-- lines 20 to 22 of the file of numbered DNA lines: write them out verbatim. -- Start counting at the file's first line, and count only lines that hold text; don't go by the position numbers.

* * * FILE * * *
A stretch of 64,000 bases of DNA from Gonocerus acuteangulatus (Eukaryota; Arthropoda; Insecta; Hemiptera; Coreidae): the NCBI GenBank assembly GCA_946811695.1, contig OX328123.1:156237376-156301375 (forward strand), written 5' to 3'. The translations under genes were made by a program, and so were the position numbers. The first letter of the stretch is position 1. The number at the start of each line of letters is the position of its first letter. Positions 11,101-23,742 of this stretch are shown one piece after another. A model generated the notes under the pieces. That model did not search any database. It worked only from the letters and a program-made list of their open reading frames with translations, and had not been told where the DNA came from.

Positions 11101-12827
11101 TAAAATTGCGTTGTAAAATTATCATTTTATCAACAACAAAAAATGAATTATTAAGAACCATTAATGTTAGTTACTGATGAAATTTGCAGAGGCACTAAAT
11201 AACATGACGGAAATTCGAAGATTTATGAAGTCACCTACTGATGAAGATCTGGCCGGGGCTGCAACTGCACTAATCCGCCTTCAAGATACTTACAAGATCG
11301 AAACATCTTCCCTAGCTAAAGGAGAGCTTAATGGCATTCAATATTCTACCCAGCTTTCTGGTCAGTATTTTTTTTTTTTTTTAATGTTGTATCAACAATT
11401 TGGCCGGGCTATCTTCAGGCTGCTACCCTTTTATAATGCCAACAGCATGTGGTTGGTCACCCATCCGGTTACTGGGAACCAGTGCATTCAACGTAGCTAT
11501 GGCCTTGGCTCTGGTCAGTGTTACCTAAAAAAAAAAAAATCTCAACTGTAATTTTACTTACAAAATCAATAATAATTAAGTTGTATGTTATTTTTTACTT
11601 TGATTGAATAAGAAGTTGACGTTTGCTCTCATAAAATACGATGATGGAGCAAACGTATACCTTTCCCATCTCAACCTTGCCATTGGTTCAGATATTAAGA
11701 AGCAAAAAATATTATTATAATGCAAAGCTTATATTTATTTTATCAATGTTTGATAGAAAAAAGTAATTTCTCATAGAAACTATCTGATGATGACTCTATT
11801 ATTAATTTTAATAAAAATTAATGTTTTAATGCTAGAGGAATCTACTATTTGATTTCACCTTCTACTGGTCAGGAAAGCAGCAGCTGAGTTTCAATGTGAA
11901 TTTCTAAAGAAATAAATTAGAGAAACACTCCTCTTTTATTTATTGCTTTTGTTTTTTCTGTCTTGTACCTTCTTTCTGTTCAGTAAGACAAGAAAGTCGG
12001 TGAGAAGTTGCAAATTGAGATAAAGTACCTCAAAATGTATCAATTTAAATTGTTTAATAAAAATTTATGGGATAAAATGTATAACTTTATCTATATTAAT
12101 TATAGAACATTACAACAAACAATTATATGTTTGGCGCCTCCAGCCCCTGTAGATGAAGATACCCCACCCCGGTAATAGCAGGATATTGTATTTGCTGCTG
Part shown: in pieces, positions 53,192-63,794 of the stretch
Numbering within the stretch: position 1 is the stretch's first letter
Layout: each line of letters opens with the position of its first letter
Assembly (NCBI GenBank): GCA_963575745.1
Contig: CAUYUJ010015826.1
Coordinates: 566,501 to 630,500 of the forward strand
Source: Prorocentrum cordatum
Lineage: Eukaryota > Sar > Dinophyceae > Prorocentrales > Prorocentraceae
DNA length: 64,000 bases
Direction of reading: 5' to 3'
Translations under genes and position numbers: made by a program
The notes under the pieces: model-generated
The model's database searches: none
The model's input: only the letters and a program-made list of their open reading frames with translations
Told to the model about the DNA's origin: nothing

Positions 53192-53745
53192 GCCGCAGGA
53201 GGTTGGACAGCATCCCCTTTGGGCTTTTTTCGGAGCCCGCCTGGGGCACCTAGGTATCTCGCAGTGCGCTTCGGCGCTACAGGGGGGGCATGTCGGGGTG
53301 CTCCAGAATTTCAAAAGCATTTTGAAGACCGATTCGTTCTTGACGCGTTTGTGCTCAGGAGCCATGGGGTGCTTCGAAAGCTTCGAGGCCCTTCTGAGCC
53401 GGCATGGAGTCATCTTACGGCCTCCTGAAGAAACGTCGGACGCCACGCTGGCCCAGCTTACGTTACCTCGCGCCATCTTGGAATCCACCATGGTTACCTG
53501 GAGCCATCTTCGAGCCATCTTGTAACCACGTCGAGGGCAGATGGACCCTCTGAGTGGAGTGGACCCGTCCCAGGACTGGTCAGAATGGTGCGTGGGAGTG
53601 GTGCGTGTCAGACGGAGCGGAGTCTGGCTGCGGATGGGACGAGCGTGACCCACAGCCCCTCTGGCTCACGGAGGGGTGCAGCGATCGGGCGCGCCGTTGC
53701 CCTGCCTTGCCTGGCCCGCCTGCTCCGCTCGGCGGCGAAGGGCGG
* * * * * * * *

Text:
Source: Prorocentrum cordatum
Lineage: Eukaryota > Sar > Dinophyceae > Prorocentrales > Prorocentraceae
DNA length: 64,000 bases